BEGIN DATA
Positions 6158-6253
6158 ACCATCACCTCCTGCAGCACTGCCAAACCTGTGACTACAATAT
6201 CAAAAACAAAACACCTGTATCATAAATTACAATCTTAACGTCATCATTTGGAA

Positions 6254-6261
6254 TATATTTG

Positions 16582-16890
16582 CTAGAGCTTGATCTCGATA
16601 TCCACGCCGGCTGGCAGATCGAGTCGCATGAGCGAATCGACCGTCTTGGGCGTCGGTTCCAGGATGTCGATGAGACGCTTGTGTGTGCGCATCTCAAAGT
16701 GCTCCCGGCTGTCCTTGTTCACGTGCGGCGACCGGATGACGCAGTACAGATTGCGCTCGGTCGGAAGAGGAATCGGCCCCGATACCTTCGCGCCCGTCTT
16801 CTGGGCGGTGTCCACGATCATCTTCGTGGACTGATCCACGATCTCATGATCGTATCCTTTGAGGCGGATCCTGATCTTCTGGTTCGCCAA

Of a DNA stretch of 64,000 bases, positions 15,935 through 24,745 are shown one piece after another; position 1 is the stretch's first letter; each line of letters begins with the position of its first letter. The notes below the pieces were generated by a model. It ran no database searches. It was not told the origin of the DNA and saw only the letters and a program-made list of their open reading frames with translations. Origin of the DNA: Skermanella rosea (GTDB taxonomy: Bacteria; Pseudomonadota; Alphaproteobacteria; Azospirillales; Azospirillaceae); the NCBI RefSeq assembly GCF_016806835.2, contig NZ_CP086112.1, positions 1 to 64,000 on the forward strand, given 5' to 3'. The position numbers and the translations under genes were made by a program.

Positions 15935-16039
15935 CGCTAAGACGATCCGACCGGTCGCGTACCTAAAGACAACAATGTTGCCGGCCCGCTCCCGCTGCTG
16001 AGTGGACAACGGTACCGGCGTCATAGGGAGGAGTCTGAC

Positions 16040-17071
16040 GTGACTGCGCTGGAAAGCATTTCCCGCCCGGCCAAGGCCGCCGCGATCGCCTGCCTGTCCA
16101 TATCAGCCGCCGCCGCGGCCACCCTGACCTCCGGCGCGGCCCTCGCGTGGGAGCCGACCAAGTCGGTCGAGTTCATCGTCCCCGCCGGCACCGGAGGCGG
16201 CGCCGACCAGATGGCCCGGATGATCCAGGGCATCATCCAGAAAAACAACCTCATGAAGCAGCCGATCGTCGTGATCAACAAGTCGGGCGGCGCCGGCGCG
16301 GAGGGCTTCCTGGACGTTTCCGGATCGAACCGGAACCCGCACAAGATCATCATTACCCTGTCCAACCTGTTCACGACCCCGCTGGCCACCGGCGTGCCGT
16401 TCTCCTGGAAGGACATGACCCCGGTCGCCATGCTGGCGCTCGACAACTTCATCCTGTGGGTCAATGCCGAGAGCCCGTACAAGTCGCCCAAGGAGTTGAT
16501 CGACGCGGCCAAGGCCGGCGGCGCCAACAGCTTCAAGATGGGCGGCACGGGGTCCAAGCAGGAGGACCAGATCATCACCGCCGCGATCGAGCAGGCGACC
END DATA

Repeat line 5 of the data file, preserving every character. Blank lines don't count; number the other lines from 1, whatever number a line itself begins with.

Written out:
6254 TATATTTG